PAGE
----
As this relates to local law enforcement, it begs this question: Are they so inured to a conservative political identity that they are able to ignore a report by another law enforcement professional as partisan, just because the conservative movement makes the cynical accusation that it is? What does it tell us about local law enforcement if they never even bothered to read the report to find out? The central complaint of local law enforcement in the NYT Mag piece is that they had nowhere to turn for intelligence. A federal agency had produced a report detailing the how and why of what the threat was, in 2009, but local law enforcement didn’t even start attempting to gather their own intelligence? This is only true of the white supremacist movement. No other political actors in the country, even those who have no history of injuring or killing other people, are given this kind of leeway. Local police will have files on every conceivable protest organization in their local jurisdiction, but not a movement with an already long history of domestic terrorism?

Just for a bit of perspective on this, in 2005, the FBI was infiltrating a group of Quakers, religious pacifists, because they planned to protest military recruiters being on high school campuses. Quakers were under surveillance, and having their meetings infiltrated. Quakers. The next social movement to come along following the anti-war protests of the early 2000’s is Occupy Wall Street. Again, even as there are no attacks resulting in injury or death attributed to anyone associated with it, the surveillance by local and federal authorities is vast, and intense. Then later, when #BlackLivesMatter takes to the national stage, always putting the need for non-violent protest at the center of their movement and public statements from organizers, surveillance by local and federal authorities is intense. Then, there’s the US Muslim community, which has been laboring under a blanket of surveillance of such scope that even federal authorities say it took up so many resources, there wasn’t enough left to recognize the growing threat of far right violence. All of that also ignores that the violence of white supremacist organizations was the original domestic terrorism in the United States, and it’s campaign of terror was carried out, essentially in the open for over a century, after slavery was abolished.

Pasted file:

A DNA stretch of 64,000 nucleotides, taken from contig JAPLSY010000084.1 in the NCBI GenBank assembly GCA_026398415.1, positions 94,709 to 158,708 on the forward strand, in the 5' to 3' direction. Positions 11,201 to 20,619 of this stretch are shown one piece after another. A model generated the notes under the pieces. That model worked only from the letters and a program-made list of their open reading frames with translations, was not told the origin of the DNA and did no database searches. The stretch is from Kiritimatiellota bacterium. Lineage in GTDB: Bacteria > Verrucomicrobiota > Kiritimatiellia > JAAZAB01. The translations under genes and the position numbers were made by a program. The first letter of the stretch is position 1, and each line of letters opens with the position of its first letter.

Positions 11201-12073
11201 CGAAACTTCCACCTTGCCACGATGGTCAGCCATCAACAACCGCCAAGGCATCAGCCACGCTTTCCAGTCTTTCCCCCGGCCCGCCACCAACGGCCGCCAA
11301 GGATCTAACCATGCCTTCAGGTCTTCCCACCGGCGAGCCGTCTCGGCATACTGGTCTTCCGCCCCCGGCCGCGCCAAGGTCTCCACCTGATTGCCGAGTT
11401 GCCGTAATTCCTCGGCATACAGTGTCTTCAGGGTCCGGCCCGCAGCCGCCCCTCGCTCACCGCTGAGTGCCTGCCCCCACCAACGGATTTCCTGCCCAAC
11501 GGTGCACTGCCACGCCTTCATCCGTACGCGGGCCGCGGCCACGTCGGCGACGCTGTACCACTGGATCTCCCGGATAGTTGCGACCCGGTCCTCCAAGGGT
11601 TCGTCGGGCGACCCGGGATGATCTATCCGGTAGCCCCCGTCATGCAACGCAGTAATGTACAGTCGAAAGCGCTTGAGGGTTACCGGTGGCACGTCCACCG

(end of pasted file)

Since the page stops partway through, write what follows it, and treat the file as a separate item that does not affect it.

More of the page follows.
Let’s look at a few instances related to other movements involving courts ruling arrests as illegal.

In comparison, from 2008 to 2016, Reveal News (a project that is from the Center for Investigative Reporting) finds there are 116 attacks by right wing extremists, 78 murders.

In 2015, a new, different DHS report finds the threat from far right extremists is still the most likely source of a terrorist attack. Also in 2015, the non-partisan New America Foundation finds far right extremists have killed more Americans than Muslim extremists since 9/11.

Taking a long look at the last ten years, the choices law enforcement has made, in relation to estimating the threats to public safety that have existed, and that do exist now, the picture is grim. The evidence has to be stretched to believe that law enforcement just chose not to see that far right extremists are now the most persistent danger of terrorism, when it has so quickly perceived some kind of violent threat where none existed in so many other places.

To not stretch the evidence is to admit that law enforcement has always existed as the arm of the governments ability to use force to maintain order. The history of order in the United States is one of white supremacy, in it’s most broad sense. It has been a history of wealthy and powerful white men using whatever power, including government when they can or terrorist violence when they can’t, to insure their hold on wealth and power. What we refer to as progress, has been those instances where some degree of their hold has been wrenched from them, to allow for other people who haven’t had access to wealth and power some level of access, even the most minimal.

Law enforcement has been used against labor, attempting to secure living wages and safe work environments.

Law enforcement has been used against women attempting to secure the right to vote.

Law enforcement has been used against black people, to prevent them from escaping slavery, against their attempts to gain recognition of their human rights, voting rights, just even the very basic right to live.

In its assigned duty to enforce order, law enforcement has always been the means power has used in attempts to prevent the expansion of access to power. Petitions of grievance to government, the seat of elected power, are one of those means, protest being the most socially acceptable. The history of police violence against protest movements is well documented, over more than a century.